Racial/Ethnic Differences in Inpatient Palliative Care Consultation for Patients With Advanced Cancer. Academic Article uri icon

Overview

MeSH

  • Adult
  • Aged
  • Confounding Factors (Epidemiology)
  • Diagnosis-Related Groups
  • Female
  • Humans
  • Insurance, Health
  • Kaplan-Meier Estimate
  • Male
  • Medical Records
  • Middle Aged
  • Retrospective Studies
  • United States

MeSH Major

  • African Americans
  • European Continental Ancestry Group
  • Hispanic Americans
  • Hospice Care
  • Inpatients
  • Palliative Care

abstract

  • Inpatient palliative care consultation (IPCC) may help address barriers that limit the use of hospice and the receipt of symptom-focused care for racial/ethnic minorities, yet little is known about disparities in the rates of IPCC. We evaluated the association between race/ethnicity and rates of IPCC for patients with advanced cancer. Patients with metastatic cancer who were hospitalized between January 1, 2009, and December 31, 2010, at an urban academic medical center participated in the study. Patient-level multivariable logistic regression was used to evaluate the association between race/ethnicity and IPCC. A total of 6,288 patients (69% non-Hispanic white, 19% African American, and 6% Hispanic) were eligible. Of these patients, 16% of whites, 22% of African Americans, and 20% of Hispanics had an IPCC (overall P < .001). Compared with whites, African Americans had a greater likelihood of receiving an IPCC (odds ratio, 1.21; 95% CI, 1.01 to 1.44), even after adjusting for insurance, hospitalizations, marital status, and illness severity. Among patients who received an IPCC, African Americans had a higher median number of days from IPCC to death compared with whites (25 v 17 days; P = .006), and were more likely than Hispanics (59% v 41%; P = .006), but not whites, to be referred to hospice. Inpatient settings may neutralize some racial/ethnic differences in access to hospice and palliative care services; however, irrespective of race/ethnicity, rates of IPCC remain low and occur close to death. Additional research is needed to identify interventions to improve access to palliative care in the hospital for all patients with advanced cancer. © 2015 by American Society of Clinical Oncology.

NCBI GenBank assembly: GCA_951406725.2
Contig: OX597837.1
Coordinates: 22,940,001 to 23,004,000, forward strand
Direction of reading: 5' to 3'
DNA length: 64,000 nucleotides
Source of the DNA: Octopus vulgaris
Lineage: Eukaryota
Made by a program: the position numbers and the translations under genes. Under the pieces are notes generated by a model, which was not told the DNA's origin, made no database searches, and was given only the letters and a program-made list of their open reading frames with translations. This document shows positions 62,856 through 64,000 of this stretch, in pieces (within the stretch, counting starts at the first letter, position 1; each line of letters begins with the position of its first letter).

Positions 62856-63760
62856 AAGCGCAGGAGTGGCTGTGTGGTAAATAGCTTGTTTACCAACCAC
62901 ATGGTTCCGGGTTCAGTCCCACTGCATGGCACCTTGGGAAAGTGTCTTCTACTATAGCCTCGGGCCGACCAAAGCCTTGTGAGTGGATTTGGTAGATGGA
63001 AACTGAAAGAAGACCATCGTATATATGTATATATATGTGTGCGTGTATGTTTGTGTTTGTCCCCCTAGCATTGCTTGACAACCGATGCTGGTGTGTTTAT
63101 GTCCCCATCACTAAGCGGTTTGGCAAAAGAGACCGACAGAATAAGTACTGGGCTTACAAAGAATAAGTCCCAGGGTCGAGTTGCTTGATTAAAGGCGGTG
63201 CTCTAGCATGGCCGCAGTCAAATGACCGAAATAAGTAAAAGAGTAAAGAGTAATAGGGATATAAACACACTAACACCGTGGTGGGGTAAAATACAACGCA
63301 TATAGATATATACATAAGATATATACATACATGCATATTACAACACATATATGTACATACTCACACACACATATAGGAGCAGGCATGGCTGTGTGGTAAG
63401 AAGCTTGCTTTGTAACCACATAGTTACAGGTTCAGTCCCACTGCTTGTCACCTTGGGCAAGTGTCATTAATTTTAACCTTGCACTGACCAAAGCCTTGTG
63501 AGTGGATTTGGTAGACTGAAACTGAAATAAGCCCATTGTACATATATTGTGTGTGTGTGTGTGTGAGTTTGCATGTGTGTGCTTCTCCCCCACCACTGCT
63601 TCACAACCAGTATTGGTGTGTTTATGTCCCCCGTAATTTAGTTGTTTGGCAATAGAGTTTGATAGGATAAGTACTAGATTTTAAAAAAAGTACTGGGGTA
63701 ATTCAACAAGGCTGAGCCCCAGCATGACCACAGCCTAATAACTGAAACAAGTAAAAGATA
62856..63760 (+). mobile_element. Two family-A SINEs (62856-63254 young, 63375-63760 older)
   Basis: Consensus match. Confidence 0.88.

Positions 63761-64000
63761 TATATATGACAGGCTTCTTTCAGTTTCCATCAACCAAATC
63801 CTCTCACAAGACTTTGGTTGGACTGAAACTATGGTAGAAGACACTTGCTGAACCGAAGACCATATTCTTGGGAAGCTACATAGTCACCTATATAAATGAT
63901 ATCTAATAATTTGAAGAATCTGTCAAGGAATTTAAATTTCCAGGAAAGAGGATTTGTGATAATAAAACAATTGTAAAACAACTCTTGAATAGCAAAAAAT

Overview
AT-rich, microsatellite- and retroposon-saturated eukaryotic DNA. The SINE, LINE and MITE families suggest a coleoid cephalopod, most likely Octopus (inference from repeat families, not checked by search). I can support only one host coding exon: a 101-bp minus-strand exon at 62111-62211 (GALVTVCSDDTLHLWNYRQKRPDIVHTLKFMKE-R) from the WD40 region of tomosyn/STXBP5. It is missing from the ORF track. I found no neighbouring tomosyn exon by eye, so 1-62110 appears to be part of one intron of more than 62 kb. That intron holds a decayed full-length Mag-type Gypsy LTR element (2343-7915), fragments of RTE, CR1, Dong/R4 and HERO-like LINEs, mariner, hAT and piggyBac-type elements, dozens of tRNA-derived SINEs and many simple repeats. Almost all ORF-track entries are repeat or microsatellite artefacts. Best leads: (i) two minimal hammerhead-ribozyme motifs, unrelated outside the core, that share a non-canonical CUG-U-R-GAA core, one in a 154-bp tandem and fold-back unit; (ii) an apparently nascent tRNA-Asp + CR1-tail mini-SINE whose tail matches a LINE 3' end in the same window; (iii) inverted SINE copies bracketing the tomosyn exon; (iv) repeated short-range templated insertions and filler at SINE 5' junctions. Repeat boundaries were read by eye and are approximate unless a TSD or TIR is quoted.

publication date

  • November 10, 2015

has subject area

  • Adult
  • African Americans
  • Aged
  • Confounding Factors (Epidemiology)
  • Diagnosis-Related Groups
  • European Continental Ancestry Group
  • Female
  • Hispanic Americans
  • Hospice Care
  • Humans
  • Inpatients
  • Insurance, Health
  • Kaplan-Meier Estimate
  • Male
  • Medical Records
  • Middle Aged
  • Palliative Care
  • Retrospective Studies
  • United States

Research

keywords

  • Journal Article

Identity

Language

  • eng

PubMed Central ID

  • PMC4979133

Digital Object Identifier (DOI)

  • 10.1200/JCO.2015.61.6458

PubMed ID

  • 26324373

Additional Document Info

start page

  • 3802

end page

  • 3808

volume

  • 33

number

  • 32